Losing sucks, but believe it or not this franchise DOES have a future, presumably even a winning one, and hopefully soon. Given that, I look to the draft for a measure of distraction and a spoonful of hope. With all but the worst of luck the Wizards will have a top-5 pick in an absolutely loaded (as of yet) draft. Off of a gut feeling, and because after a couple tragic stories I love this kid, I want the Wizards to draft Thomas Robinson. He lives to rebound, and while he doesn't have a polished offensive game, and is largely potential on defense, he is in efficient finisher and is somewhat in the mold of Nene, though with a little more footspeed. I think a frontcourt of Robinson and McGee, while limited offensively in scale of production, could be an efficient and explosive pairing (with time).
Fortunately for the DC area, however, I am not the GM of the Washington Wizards. Despite my gut feeling about Robinson, as well as the poor defensive rebounding (2nd in opponent's offensive rebound rate last year, 5th this year) he could help alleviate, there is a bigger problem this team has: efficient offense. Despite John Wall appearing to regain form, and even take a couple steps forward (looked very composed and managed the game well against OKC, need more of that), he is still inconsistent, and an unreliable scorer most nights. Unless his jumper improves decidedly, and quickly, offensive skill is needed beside him. At the 2, some nights Nick Young looks like the best in the league, scoring with ease and hitting from everywhere, but others he disappears entirely, and on those nights the team can be hamstrung offensively. Also Jordan Crawford's reliance on a decent-at-best jumper can kill the offense. And because he brings the ball up the floor so much, he can kill it quickly. At the 3, Rashard Lewis is not even a ghost of the scorer he once was. However he is clearly not in the long-term plans of the club, so it is important to look at Singleton as a viable long-term option. I haven't been blown away by his defensive game, and while it looks good and like it'll get better, his efficiency on offense is encouraging. But in spite of that, he has a one-dimensional game (shooting), and that one-dimension is not all that great, he usually takes the right shots. And then you come to the 4, where Andray Blatche does not look like the player who could carry the burden offensively, being a primary option. Neither do Jan Vesely (though his hustle has impressed me) or Trevor Booker approach anything great offensively. And at the 5, McGee is slowly evolving into a limited but consistent scoring option, though his game depends almost entirely on Wall until he can develop that post game a little more.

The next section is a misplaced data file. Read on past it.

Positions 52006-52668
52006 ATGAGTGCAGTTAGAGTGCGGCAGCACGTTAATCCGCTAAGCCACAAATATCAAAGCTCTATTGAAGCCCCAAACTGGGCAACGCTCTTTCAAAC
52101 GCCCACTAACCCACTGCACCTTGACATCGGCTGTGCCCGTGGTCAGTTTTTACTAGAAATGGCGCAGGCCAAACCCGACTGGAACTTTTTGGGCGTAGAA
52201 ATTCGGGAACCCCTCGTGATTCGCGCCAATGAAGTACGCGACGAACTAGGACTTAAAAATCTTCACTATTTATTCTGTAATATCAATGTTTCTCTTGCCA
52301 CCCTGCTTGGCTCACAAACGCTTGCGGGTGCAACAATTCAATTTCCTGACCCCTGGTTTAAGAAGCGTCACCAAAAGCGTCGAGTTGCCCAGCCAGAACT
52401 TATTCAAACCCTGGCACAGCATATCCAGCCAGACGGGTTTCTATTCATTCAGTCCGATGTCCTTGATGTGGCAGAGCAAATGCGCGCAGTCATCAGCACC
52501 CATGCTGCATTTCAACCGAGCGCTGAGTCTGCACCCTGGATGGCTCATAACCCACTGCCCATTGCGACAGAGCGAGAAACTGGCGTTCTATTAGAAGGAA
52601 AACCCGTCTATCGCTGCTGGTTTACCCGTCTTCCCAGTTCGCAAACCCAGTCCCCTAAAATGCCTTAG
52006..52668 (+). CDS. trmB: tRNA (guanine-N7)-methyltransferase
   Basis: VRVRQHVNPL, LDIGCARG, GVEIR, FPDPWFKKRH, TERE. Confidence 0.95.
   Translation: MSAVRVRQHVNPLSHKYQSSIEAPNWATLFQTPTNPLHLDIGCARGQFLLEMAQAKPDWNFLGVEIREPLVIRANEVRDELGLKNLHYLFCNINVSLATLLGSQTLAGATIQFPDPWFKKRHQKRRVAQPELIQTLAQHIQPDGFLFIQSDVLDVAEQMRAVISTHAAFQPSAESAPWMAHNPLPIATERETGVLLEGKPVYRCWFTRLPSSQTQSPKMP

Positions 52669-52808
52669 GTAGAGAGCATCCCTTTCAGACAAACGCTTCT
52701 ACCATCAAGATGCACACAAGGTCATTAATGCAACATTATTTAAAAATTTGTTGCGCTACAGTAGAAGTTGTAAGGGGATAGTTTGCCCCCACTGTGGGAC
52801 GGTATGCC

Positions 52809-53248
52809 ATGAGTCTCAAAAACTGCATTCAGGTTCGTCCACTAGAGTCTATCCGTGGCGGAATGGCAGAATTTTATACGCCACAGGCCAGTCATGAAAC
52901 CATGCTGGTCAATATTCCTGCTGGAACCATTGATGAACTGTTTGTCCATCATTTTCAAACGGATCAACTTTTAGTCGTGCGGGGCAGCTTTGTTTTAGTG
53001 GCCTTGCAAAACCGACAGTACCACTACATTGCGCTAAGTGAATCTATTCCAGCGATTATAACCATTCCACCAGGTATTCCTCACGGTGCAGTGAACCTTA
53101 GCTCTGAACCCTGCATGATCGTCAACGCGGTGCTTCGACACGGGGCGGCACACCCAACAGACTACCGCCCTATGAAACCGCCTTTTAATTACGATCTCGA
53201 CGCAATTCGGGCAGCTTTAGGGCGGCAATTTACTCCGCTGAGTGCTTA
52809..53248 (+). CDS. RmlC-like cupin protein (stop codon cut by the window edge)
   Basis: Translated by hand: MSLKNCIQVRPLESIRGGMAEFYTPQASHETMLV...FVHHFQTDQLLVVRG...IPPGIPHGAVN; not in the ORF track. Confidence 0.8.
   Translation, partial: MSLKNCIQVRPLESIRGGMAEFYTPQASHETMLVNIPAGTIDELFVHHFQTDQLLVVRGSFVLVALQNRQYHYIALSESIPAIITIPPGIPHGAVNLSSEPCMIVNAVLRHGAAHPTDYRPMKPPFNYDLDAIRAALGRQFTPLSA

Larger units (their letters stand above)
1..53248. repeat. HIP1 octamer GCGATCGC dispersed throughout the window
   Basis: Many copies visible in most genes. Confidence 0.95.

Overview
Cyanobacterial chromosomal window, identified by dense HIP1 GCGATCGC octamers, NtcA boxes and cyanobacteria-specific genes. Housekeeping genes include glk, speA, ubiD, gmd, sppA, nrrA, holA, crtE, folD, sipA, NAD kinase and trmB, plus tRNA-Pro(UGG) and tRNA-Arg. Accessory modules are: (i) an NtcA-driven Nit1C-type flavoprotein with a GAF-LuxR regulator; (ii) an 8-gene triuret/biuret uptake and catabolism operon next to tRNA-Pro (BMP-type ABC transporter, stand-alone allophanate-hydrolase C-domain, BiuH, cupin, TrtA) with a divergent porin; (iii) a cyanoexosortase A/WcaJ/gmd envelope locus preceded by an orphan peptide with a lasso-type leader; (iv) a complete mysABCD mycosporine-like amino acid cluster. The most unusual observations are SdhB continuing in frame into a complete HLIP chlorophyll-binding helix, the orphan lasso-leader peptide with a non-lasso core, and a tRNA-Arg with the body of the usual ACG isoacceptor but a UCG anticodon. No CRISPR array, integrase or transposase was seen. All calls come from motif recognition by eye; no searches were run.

I say all that to highlight this: the Wizards have no reliable scoring options, and no offensive player besides Young who can carry this team on any given night. Without asking Wall to take unreasonably large steps in his game, common sense says that a scorer is needed, a consistent, efficient, high-volume option. The numbers would agree, as the team sports a league-low in offensive efficiency, and was third-worst last year. What's more is the team assist rate, which is the second lowest this season and was the worst last year. A player who Wall can pass to, and count on to score, is a necessity. And at the time, with no real post scorers and a team of largely jump-shooters who aren't great jump-shooters, a multi-dimensional threat would be nice. So, looking back at the draft, Robinson may not be a great option. Personally, I am not too well-versed in college players, but I think the answer could be Harrison Barnes, as I don't think Perry Jones can be that guy. And that, really, is my purpose for writing this. To tell you who I think is right so you can tell me who YOU think is right. What do you say, Washington fans?